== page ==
Born in 1943 in Aouta, Gabon, Akendengué left Gabon at the age of 22 to pursue an Education in France. There he settled in Orléans (and later, Paris), where he took a degree in psychology and sought treatment for his poor eyesight. It was during his student days that he first became interested in a musical career, enrolling at the famous Petit Conservatoire de la Chanson in 1967. He flourished as a singer, coming in third in La fine fleur de la chanson, a national song contest.
In 1974, he made his French recording debut, Nandipo, an evocative meditation on his childhood in Africa, which established him as a protest singer inveighing against colonialism and neo-colonialism. This album was followed in 1976 by Africa Obota, which took home he "Prix de la jeune chanson française" at the Midem conference in Cannes. But while Akendengué's European career began to take off, his visibility back home in Gabon began to suffer, as he could no longer afford to return home to perform on a regular basis.
By the late '70s, Akendengué was frustrated with being pigeonholed as merely a protest singer and begin to focus more on composing and instrumental arrangements. In 1978 he also founded his own label, Ntche (Homeland), and began to focus on behind-the-scenes aspects of the business and developing young new artists. But the label went under in 1982 after releasing only three albums.
In that same year, Akendengué signed onto CBS records and recorded Mando. Released in 1983, the album was produced by French visionary Hugues de Courson and featured over thirty session musicians and some of Akendengué's most incendiary lyrics to date (sung entirely in the Myéné language of Gabon). He toured extensively following this record before returning to Gabon in 1985.
There, despite increasingly serious health and vision problems, Akendengué continued to record sporadically, compiling a greatest hits album (Passé Composé) and an anti-apartheid album (Espoir à Soweto) as the '80s waned. In the early '90s, Akendengué once again teamed up with Hugues de Courson to record his masterpiece, Lambarena, an ambitious, groundbreaking musical tribute to Dr. Albert Schweitzer that set J.S. Bach's "Passion of St. John" to the accompaniment of traditional folkloric ensembles from Gabon. Recorded in Paris in a marathon session that lasted almost one hundred days, de Courson and Akendengue teamed up a European classical choir and orchestral players with ten different Gabonese ensembles as well as a battery of soloists, including Brazilian percussionist Nana Vasconcelos. The result was one of the most sublime and intricate fusions of European art music and African traditional music ever recorded, and it remains a touchstone for African music aficionados to this day.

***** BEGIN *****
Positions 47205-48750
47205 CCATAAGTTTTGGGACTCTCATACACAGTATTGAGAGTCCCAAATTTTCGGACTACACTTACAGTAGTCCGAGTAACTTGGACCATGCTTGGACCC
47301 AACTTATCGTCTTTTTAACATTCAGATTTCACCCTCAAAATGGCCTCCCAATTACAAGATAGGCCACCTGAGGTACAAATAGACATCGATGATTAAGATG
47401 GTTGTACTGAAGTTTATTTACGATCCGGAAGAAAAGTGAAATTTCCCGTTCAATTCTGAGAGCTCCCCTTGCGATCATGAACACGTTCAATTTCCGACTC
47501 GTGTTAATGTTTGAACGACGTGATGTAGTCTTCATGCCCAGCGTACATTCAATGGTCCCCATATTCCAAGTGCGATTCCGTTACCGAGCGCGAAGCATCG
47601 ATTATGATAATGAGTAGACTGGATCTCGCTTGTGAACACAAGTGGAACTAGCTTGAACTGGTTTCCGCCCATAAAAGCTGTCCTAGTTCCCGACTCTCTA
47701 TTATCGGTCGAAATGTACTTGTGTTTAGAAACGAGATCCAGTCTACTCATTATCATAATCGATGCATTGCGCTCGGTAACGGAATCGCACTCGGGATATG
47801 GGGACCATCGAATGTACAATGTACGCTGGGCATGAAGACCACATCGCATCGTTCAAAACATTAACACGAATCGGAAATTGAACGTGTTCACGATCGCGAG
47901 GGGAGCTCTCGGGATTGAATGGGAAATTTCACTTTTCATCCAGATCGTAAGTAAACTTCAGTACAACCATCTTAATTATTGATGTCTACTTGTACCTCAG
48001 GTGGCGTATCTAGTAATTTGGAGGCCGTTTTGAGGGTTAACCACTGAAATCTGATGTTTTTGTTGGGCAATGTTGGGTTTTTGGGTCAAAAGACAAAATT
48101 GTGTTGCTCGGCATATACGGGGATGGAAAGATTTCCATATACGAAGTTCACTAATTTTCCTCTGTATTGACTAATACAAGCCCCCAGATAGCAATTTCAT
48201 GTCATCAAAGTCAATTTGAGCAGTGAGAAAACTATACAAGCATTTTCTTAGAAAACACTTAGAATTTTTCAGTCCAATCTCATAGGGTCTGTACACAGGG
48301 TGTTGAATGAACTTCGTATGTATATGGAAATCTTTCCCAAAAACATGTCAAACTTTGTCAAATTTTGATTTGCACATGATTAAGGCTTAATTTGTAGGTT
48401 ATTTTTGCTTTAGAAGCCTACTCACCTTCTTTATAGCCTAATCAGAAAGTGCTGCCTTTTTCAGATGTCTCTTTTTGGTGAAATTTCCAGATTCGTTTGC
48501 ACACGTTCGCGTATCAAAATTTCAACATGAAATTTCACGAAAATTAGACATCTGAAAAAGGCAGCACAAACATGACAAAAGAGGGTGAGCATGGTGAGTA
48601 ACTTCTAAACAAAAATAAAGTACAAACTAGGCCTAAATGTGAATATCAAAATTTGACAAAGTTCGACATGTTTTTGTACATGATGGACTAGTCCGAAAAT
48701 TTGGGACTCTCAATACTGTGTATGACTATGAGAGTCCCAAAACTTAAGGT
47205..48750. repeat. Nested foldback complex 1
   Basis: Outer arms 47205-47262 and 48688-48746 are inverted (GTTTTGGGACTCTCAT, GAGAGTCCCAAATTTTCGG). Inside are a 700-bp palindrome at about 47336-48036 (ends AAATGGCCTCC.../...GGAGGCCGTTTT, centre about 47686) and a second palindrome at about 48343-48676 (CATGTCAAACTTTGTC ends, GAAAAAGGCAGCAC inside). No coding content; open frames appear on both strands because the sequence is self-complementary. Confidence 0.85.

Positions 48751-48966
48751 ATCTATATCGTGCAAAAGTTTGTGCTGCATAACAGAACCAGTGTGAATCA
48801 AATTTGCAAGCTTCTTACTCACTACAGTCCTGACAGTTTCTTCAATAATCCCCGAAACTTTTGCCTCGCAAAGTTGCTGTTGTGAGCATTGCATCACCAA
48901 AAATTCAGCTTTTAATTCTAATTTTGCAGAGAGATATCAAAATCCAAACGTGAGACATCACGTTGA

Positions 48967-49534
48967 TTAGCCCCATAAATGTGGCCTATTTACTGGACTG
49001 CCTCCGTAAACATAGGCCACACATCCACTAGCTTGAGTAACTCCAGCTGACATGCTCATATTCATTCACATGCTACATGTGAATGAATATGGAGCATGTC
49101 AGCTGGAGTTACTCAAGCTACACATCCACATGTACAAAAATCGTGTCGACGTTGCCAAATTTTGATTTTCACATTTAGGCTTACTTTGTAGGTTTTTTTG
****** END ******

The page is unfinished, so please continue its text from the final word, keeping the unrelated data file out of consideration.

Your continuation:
Akendengué followed this work with 1996's Maladité, 1997's Carrefour Rio 2001's Obakadences and 2005's Ekunda-Sah!, and continues to record today, but since his return to Gabon, he's also embraced another calling separate from his musical career. Always deeply engaged on a cultural level, Akendengué worked as a close assistant to Gabon's Minister of Culture and eventually became one of President Omar Bongo's most influential advisors on cultural matters. In 1997 he was recognized for his outstanding work on behalf of Gabonese culture with the award of the "Prix d'excellence" at the Africa Music awards in Libreville. Most recently Akendengue has been working to document and preserve the music of the Pymgy and Bantu peoples of Gabon's forest belt.
In April 2006, Akendengué released Gorée, a moving meditation on the African slave trade based on the slave fort on Senegal's Gorée Island.» (Tom Pryor, National Geographic)